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Guide to Buying a Belay Device

Banner image displaying Mammut belay device in coil of rope

Belay devices can be divided into two main categories: assisted-braking and non-assisted-braking. Opinions can be divided, some prefer not relying on the device to do the work for you, while others say that an extra layer of security is always a good thing. Regardless, it's important to be aware of the pros and cons of the devices available.


This category includes devices such as the DMM Pivot and the Black Diamond ATC Guide. Old-school plates and figure-8s also fit into this category, although they are rarely used these days. Proponents of this type of device argue that it forces belayers to be attentive and to develop good belaying habits. Other advantages include a lack of moving parts - which means less maintenance - and usually having the capacity for two ropes in the one device.

The ability to have two ropes in one device helps with longer retrievable rappels that join two ropes together (single-rope devices can also be used for the same task, but they require a more complex set up). It’s also required for half- and twin-rope climbing, which is often necessary for more adventurous climbs.

Many devices in this category have the ability to be used in “guide mode”, which is a form of assisted-braking that only works when top-belaying. Guide mode does have its drawbacks, such as making it very hard (and potentially dangerous) to lower the climber.

These devices put total control in the user's hands, which means the user has to be alert and responsive at all times, but it also means the devices tend to be quite versatile and are viable for almost any recreational climbing scenario.


It's important to note the “assisted” in “assisted-braking” - these devices are designed to help you hold the rope, not to hold it for you. Always follow the manufacturer's recommended belay/rappel technique.


This includes devices such as the Black Diamond ATC Pilot and the Mammut Smart 2.0, which rely on the geometric design of the device to provide the assisted-braking power. They're great in that they require less maintenance than devices with moving parts, they tend to be cheaper, and they are more likely to accommodate two ropes. Unfortunately, they can be a little awkward at times, particularly when abseiling or giving slack after having been loaded.


This includes devices such as the Petzl GriGri line and the Beal Birdie which rely on cams responding to the force generated in a fall to lock the device up. These devices offer the greatest security available (provided they are used correctly, of course). Drawbacks are that they can require complex techniques to use and they typically don't have capacity for more than one rope at a time. These devices tend to allow very little rope slippage during a fall, which some people say is a reason not to use them when trad climbing as impact force (which is increased by a sharper fall) can be a concern for traditional protection. Others say that the difference in impact force when using a mechanical device vs a non-assisted-braking device is negligible.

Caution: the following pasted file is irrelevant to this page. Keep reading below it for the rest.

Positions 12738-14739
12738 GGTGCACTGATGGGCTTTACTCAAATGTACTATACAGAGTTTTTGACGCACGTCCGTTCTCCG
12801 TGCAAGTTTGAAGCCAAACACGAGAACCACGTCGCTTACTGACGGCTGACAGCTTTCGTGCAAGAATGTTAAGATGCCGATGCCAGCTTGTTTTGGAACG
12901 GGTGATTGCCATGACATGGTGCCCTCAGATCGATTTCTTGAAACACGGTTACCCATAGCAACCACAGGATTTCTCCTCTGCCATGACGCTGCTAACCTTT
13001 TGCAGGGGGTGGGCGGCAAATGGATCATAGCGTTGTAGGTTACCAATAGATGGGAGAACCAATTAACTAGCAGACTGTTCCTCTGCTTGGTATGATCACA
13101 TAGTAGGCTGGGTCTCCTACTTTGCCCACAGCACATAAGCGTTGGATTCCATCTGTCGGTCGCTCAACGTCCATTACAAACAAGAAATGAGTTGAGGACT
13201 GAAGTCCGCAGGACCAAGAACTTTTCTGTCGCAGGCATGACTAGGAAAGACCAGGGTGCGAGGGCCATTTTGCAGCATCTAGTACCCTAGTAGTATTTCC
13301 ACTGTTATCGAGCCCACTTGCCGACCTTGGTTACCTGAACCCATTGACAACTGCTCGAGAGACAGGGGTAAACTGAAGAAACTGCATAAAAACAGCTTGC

For beginners, mechanical devices can be intimidating but they are well-worth taking the time to learn to use. They offer an extra layer of security and can help reduce belayer-fatigue when projecting hard routes that require plenty of rests.


There has been a long-standing debate around the appropriateness of new climbers learning to belay using an assisted-braking device. The idea is that it's better to develop good technique and habits with the old-school devices that require 100% attention at all times. The counter-argument is that it's good for a new belayer to have an extra layer of security. There really is no right answer and if you are buying your first belay device, we would recommend talking to the people you will be climbing with and seeing what they prefer. It's also a good idea to check the diameter of rope that you will be climbing on to make sure it's in the optimal range of the device you choose. If you are lead climbing exclusively indoors, it's also good to check with your local to see if there are any restrictions on the type of device that can be used. 

The most important thing to consider is what type of climbing you will be doing and what diameter of rope you are using. From there, you can narrow down the list of appropriate belay devices and choose one that will best suit your needs. The Petzl GriGri has dominated the assisted-braking market for a long time but recently there have been other alternatives released (e.g., the Mammut Smart 2.0, Black Diamond Pilot, Edelrid Gigajul). For non-assisted-braking, the Black Diamond ATC Guide and Wild Country Pro Lite offer great functionality and versatility but plenty of other options exist.

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